We may have underestimated the prevalence of CD in our cohort because of the criteria required for diagnosis: Any patient with positive titers who did not follow up with gastroenterology or rheumatology or who started a GFD without an official diagnosis of CD was excluded from our study. Additionally, it is possible that some patients who were tested for CD serologies were already on self-initiated GFDs at the time of presentation and would not have been identified in this retrospective review.
The majority of the newly diagnosed CD cases, 22 out of 36 (61.1%), presented with musculoskeletal complaints alone and none of the classic symptoms of CD, such as abdominal pain, short stature, weight loss, and failure to thrive. In fact, only 12 patients reported a history of GI-related complaints. This is consistent with 2 recent reports that similarly found a low correlation between GI symptoms and CD positivity. These studies both concluded that symptom-based case finding is insufficient to identify a majority of children with CD.33,34
The current clinical guidelines provided by the NASPGHN recommend screening children with failure to thrive, persistent diarrhea, recurrent abdominal pain, constipation, and vomiting for CD. Screening is currently recommended for the following extraintestinal symptoms: dermatitis herpetiformis, dental enamel hypoplasia, osteoporosis, short stature, delayed puberty, iron deficient anemia, asymptomatic children with diabetes mellitus, autoimmune thyroiditis, Down syndrome, Turner syndrome, Williams syndrome, selective IgA deficiency, and a history of first-degree relative with CD.35 If applied, these recommendations would have missed all but 6 of the asymptomatic cases (patients 2, 9, 10, 11, 16, and 22) we identified by standardized screening. Given the potential association between CD and musculoskeletal complaints that our data suggest, patients with musculoskeletal complaints may need to be given special consideration with regards to CD testing.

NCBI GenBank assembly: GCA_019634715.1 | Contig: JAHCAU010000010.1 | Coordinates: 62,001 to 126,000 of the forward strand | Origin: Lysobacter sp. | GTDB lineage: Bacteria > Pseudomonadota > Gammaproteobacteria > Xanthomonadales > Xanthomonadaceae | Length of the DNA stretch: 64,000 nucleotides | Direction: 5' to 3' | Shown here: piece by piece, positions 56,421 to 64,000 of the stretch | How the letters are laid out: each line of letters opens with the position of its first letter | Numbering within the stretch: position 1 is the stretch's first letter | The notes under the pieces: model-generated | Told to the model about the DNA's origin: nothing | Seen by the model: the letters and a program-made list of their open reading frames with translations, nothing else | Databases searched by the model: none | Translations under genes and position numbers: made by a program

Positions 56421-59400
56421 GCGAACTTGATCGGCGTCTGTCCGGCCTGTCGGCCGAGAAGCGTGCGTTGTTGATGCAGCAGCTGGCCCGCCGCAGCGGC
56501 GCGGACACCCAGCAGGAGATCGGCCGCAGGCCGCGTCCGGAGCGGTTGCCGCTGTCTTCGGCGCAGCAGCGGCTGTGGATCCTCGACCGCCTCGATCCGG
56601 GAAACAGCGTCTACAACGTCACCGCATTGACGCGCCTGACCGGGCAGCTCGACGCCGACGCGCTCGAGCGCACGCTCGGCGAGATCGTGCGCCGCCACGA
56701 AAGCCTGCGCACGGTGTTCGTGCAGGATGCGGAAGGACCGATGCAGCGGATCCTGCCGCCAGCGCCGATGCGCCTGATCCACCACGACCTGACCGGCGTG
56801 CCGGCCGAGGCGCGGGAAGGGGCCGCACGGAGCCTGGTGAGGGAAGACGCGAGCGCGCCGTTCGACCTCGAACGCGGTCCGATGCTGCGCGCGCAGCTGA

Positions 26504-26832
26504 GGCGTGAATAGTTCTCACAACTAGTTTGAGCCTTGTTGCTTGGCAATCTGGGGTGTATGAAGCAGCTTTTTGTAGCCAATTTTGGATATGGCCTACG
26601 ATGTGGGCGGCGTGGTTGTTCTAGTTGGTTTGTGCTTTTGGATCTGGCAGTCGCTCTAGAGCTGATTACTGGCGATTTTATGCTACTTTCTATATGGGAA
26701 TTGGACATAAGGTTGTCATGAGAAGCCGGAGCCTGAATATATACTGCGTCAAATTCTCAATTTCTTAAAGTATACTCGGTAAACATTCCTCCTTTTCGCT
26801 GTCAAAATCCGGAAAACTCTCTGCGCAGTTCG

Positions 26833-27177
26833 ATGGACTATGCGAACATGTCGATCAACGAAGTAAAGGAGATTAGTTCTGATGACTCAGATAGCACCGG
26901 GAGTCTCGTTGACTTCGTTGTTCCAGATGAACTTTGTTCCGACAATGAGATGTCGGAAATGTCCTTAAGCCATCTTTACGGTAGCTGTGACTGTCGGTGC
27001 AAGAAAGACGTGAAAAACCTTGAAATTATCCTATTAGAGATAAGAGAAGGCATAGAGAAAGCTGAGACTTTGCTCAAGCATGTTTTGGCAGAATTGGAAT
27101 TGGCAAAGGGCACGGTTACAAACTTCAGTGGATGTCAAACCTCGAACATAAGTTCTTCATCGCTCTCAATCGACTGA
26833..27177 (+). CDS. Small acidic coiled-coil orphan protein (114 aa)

For patients with a known diagnosis of rheumatic disease who have not demonstrated satisfactory clinical improvement with appropriate treatment, CD may be considered as a potential concomitant diagnosis. Furthermore, given that ≥2 of our patients with newly diagnosed CD had previously tested negative for celiac antibodies, retesting may be considered for patients who have not had a satisfactory response to medical therapy. However, it should be noted that we did not routinely screen patients who presented with preexisting rheumatologic diagnoses for CD.
In our cohort, gender and CD were shown to not be independent by χ2 analysis (P = .036). When we adjusted for age, thyroiditis, and JIA (each of which had a statistical association with both gender and CD) by logistical regression, girls were 2.25 times more likely to be diagnosed with CD (95% confidence interval, 1.01–5.05) compared with boys (P = .048). Previous studies have reported that CD is female predominant by a female-to-male ratio of 3:1 or 2:1 in adults.36,37